Lemma 3.5

Let \(X\subset {\mathbb {Z}}^{2}_{10}\) be an oval. Then, the following holds:

  1. (1)

    \({\mathcal {S}}^2_{X_{10}}\cup {\mathcal {S}}^2_{X_{11}}\subset {\mathcal {S}}^0_{X_{00}\cup X_{01}};\)

  2. (2)

    \(X_{ij}=\left\{ l_1\cap l_2, l_1\cap l_3, l_2\cap l_3\right\} ,\) where \({\mathcal {S}}^2_{X_{ij}}=\left\{ l_1,l_2,l_3\right\} .\)


(1) is a direct consequence of Lemma 2.1. (2) follows from the definition of \({\mathcal {S}}^2_{X_{ij}}\) together with the fact that both \(X_{ij}\) and \({\mathcal {S}}^2_{X_{ij}}\) have size 3.

\(\square \)

We are now ready for the proof of Theorem 3.6.

Theorem 3.6

An oval in \({\mathbb {Z}}_{10}\) is unique up to an isomorphism.


Let Y be an oval in \({\mathbb {Z}}_{10}\) given in Fig. 2. This means that:

$$\begin{aligned} Y=\left\{ (0,0),(1,0),(0,1),(1,1),(4,2),(7,2),(5,4),(6,4),(5,7),(6,7),(4,9),(7,9)\right\} . \end{aligned}$$

Let X be another arc of size 12 in \({\mathbb {Z}}_{10}^2.\) We will show that X is isomorphic to Y. Recall that \(X_{00}\cup X_{01}\) is a non-singular conic C in \({\mathbb {Z}}_5^2.\) Thus, C can be transformed by some automorphism of \({\mathbb {Z}}_{5}^{2}\) to \(C_1=\left\{ (x,y):x^2+2y^2=1\right\} .\) By Lemma 3.3, we can write \(X_{00}\cup X_{01}=\left\{ (1,0),(2,1),(2,4),(4,0),(3,1),(3,4) \right\} .\)

It is straightforward to check that in this case, we have:

$$\begin{aligned} {\mathcal {S}}^0_{X_{00}\cup X_{01}}= \left\{ \ell _{[1;0;0]}, \ell _{[1;1;0]}, \ell _{[4;1;0]}, \ell _{[0;1;2]}, \ell _{[0;1;3]}, \ell _{[3;1;1]}, \ell _{[3;1;4]}, \ell _{[2;1;1]}, \ell _{[2;1;4]}\right\} .\nonumber \\ \end{aligned}$$

We need to split \(X_{00}\cup X_{01}\) into two subsets \(X_{00},\)\(X_{01}.\) By Lemma 2.2, we may assume that \((1,0)\in X_{00}.\) There are ten cases for \(X_{00}.\) To reduce the number of cases, we use Lemma 3.3 and the automorphism G of \({\mathbb {Z}}_5^2\) given by \(G(x,y)=(3x+3y,x+3y).\) A straightforward computation shows that it remains to consider the following three cases: (1) \(X_{00}=\left\{ (1,0),(3,1),(3,4) \right\} ,\) (2) \(X_{00}=\left\{ (1,0),(2,1),(2,4) \right\} ,\) (3) \(X_{00}=\left\{ (1,0),(2,1),(3,4) \right\} .\)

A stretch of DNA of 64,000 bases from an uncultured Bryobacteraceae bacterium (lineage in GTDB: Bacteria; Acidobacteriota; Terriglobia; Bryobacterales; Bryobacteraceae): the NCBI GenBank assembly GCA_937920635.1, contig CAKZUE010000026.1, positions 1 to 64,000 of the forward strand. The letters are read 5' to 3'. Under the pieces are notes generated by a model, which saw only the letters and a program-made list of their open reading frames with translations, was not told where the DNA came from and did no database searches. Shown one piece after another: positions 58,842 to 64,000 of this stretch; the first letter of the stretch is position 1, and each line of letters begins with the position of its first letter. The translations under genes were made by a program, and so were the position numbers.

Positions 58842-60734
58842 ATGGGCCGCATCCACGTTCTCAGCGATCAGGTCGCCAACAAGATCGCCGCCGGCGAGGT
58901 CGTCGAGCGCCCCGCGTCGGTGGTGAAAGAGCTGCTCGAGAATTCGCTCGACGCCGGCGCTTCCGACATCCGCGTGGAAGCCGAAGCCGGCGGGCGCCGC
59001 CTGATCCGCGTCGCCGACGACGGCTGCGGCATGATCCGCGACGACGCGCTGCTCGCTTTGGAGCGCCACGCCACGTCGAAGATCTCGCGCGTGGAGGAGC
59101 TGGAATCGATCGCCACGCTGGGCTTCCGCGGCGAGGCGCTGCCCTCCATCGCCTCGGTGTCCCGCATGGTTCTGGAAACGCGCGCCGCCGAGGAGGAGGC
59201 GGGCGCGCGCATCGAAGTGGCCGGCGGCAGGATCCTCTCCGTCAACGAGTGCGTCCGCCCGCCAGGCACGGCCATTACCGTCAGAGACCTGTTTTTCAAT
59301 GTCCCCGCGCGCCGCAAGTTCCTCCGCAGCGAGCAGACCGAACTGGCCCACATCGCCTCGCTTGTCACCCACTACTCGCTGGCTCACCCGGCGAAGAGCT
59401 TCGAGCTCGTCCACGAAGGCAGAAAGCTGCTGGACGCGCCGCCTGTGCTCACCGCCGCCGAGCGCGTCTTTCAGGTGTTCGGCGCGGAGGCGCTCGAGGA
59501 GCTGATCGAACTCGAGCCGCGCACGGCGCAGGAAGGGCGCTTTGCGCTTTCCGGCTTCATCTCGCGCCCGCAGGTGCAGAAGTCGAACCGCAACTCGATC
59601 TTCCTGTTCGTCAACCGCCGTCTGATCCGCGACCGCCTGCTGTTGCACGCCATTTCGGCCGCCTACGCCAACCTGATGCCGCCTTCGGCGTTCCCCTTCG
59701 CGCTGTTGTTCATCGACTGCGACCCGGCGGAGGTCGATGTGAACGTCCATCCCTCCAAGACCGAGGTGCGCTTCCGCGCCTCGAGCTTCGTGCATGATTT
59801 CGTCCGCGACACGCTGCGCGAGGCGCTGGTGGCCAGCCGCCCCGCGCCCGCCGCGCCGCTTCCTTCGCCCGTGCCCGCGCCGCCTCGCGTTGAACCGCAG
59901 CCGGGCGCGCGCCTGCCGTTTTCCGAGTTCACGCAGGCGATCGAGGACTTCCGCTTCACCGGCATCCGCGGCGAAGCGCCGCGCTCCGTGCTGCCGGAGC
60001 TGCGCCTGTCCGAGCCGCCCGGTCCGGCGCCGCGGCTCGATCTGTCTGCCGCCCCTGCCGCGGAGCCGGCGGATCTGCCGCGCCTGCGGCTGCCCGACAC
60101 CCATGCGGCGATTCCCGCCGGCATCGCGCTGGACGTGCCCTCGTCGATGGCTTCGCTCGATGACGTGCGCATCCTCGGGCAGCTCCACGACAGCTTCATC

We shall consider the cases (1) and (2) separately, and then, we will show that cases 1 and 3 give isomorphic ovals.

Case 1\(X_{00}=\left\{ (1,0),(3,1),(3,4) \right\} .\) Then, \(X_{01}=\left\{ (4,0),(2,1),(2,4) \right\} .\) It is straightforward to check that \({\mathcal {S}}^2_{X_{00}}=\left\{ \ell _{[2;1;3]},\ell _{[3;1;2]},\ell _{[1;0;2]}\right\} \) and \({\mathcal {S}}^2_{X_{01}}=\left\{ \ell _{[3;1;3]},\ell _{[2;1;2]},\ell _{[1;0;3]} \right\} .\) Let \(\langle {\mathcal {S}}^2_{X_{ij}}\rangle =\left\{ p\in \ell | \ell \in {\mathcal {S}}^2_{X_{ij}} \right\} .\) Denote by \(\overline{\langle {\mathcal {S}}^2_{X_{ij}}\rangle }\) the complement of \(\langle {\mathcal {S}}^2_{X_{ij}}\rangle .\) Next, one can verify that \(\overline{\langle {\mathcal {S}}^2_{X_{00}}\rangle }\cap \overline{\langle {\mathcal {S}}^2_{X_{01}}\rangle }= \left\{ (0,0),(0,1),(0,4),(1,2),(1,3),(4,2),(4,3) \right\} .\) It follows from Lemma 3.1 that \( X_{10}\cup X_{11}\subset \overline{\langle {\mathcal {S}}^2_{X_{00}}\rangle }\cap \overline{\langle {\mathcal {S}}^2_{X_{01}}\rangle }.\) Furthermore, note that (0, 0) is only one point of \(\ell _{[4;1;0]}\) in \(\overline{\langle {\mathcal {S}}^2_{X_{00}}\rangle }\cap \overline{\langle {\mathcal {S}}^2_{X_{01}}\rangle }.\) Thus, \(\ell _{[4;1;0]}\notin {\mathcal {S}}^2_{X_{10}}\cup {\mathcal {S}}^2_{X_{11}}.\) By the same argument, \(\ell _{[1;1;0]}\notin {\mathcal {S}}^2_{X_{10}}\cup {\mathcal {S}}^2_{X_{11}}.\) Lemma 3.4 implies that \(\ell _{[1;0;0]}\notin {\mathcal {S}}^2_{X_{10}}\cup {\mathcal {S}}^2_{X_{11}}.\) The above considerations together with Lemma 3.5 (1) and Eq. (3.0.1) imply that \({\mathcal {S}}^2_{X_{10}}\cup {\mathcal {S}}^2_{X_{11}}=\left\{ \ell _{[0;1;2]}, \ell _{[0;1;3]},\ell _{[3;1;1]}, \ell _{[3;1;4]},\ell _{[2;1;1]}, \ell _{[2;1;4]}\right\} .\) (We use the fact that \(|{\mathcal {S}}^2_{X_{10}}\cup {\mathcal {S}}^2_{X_{11}}|=6\).) Lemma 3.5 (2) and simple calculations show that \((0,0)\notin X_{10}\cup X_{11}.\) Since \(|X_{10}\cup X_{11}|=6\), \(X_{10}\cup X_{11}=\left\{ (0,1),(0,4),(1,2),(1,3),(4,2),(4,3) \right\} .\) Now, we need to split \(X_{10}\cup X_{11}\) into two subsets \(X_{10},\)\(X_{11}.\) By Lemma 2.2, we may assume that \((0,1)\in X_{10}.\) It can be verified that \(\left\{ (0,1)\right\} =\ell _{[3;1;4]}\cap \ell _{[2;1;4]}.\) By Lemma 3.5 (2), \(\ell _{[3;1;4]},\ell _{[2;1;4]}\in {\mathcal {S}}^2_{X_{10}}.\) One can verify that \(\ell _{[3;1;4]}\cap (X_{10}\cup X_{11})=\left\{ (0,1),(1,3) \right\} \) and \(\ell _{[2;1;4]}\cap (X_{10}\cup X_{11})=\left\{ (0,1),(4,3) \right\} .\) Hence, \(X_{10}=\left\{ (0,1),(1,3),(4,3)\right\} \), and so, \(X_{11}=\left\{ (0,4),(1,2),(4,2)\right\} \)